DILI — Voting took place today in East Timor to choose 65 members of parliament, who Timorese hope will form a stable administration after a year of political uncertainty and the quick collapse of a short-lived minority government. “The winner is already here in front you,” said Mari Alkatiri, leader of the Revolutionary Front for an Independent East Timor, or Fretilin, speaking to the Nikkei Asian Review after voting shortly after 7 a.m. at a school near Dili’s picturesque waterfront. Alkatiri was prime minister of a short-lived government formed after the last election in July 2017. But his coalition held just 30 of the 65 parliamentary seats and its minority government soon fell, after the Parliamentary Majority Alliance opposition coalition declined to support Fretilin’s program for government.
DENPASAR — For the second time in less than a year, voters in East Timor will head to polling stations on May 12 to decide who will run the second smallest country in Southeast Asia. The last elections held in July 2017 left Mari Alkariri of the Fretilin party, or the Revolutionary Front of Independent East Timor, as prime minister leading a shaky minority government. As its name suggests, Fretilin is made up of activists and fighters who opposed Indonesia’s occupation of East Timor between 1975 and 1999. Fretilin won the most seats then, with 23, but the coalition it cobbled together was vulnerable, holding just 30 out of a total 65 seats in the Dili parliament. Unsurprisingly, Alkatiri’s government fell after the pointedly named Parliamentary Majority Alliance opposition refused to support his proposed budget.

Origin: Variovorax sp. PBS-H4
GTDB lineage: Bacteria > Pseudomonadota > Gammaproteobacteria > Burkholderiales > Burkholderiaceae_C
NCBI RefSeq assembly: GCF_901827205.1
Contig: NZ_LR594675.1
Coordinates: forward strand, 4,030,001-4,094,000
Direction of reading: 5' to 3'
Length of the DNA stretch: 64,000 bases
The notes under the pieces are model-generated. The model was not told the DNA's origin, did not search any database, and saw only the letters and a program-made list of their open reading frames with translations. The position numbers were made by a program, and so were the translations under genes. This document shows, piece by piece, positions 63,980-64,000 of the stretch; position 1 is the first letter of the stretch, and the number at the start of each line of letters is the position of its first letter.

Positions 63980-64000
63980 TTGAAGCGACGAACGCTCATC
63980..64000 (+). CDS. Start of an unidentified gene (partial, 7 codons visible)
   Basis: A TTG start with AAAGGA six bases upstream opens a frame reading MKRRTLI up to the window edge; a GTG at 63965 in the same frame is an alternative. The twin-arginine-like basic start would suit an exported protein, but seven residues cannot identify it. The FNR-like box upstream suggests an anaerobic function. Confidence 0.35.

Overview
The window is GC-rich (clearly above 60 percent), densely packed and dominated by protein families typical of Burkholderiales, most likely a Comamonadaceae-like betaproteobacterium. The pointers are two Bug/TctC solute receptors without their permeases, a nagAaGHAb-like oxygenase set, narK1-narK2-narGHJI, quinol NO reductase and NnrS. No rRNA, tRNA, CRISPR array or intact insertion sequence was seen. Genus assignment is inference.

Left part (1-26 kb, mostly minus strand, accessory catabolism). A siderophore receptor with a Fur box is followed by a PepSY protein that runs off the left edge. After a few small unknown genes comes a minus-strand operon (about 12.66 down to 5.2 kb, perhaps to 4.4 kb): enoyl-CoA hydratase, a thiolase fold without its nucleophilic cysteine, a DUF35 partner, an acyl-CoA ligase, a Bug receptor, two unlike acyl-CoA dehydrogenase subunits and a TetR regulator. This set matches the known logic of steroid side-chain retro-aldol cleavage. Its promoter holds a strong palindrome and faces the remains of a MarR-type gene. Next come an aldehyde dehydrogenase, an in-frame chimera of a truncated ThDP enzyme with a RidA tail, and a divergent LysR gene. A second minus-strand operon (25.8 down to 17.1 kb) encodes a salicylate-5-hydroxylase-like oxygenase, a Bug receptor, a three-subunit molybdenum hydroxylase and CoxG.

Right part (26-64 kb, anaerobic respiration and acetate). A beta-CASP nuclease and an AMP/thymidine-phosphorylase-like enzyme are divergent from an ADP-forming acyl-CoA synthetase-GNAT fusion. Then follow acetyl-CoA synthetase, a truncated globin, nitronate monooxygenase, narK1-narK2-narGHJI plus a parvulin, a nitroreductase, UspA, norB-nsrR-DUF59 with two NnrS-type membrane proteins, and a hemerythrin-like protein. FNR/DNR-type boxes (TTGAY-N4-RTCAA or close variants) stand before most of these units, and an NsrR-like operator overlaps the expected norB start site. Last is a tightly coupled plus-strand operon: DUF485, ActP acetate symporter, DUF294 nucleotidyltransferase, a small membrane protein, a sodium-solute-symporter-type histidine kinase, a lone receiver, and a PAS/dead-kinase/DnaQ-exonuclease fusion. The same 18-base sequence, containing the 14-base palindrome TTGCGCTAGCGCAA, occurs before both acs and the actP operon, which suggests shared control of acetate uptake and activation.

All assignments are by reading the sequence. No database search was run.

JAKARTA — East Timor is a tiny country, with a land area around the same as the North of Ireland and a population of 1.3 million people. Its existing oil and gas reserves will be depleted in less than a decade, and with little sign of growth in other parts of the economy, it badly needs this deal with Australia How much money it ends up getting will depend on fluctuating oil and gas prices and on what subsequent deal is worked out to extract and process the underwater oil and gas. The companies with rights to drill in the field have floated, pun intended, the idea of a floating platform in the Timor Sea to process the gas there. But Australia wants to pipe to Darwin and use existing facilities, which would mean an 80% revenue cut for East Timor. The Timorese want pipe to East Timor and process there, giving a Dili 70% revenue cut but potentially allowing the Timorese to develop spin-off industries that could modernise its economy.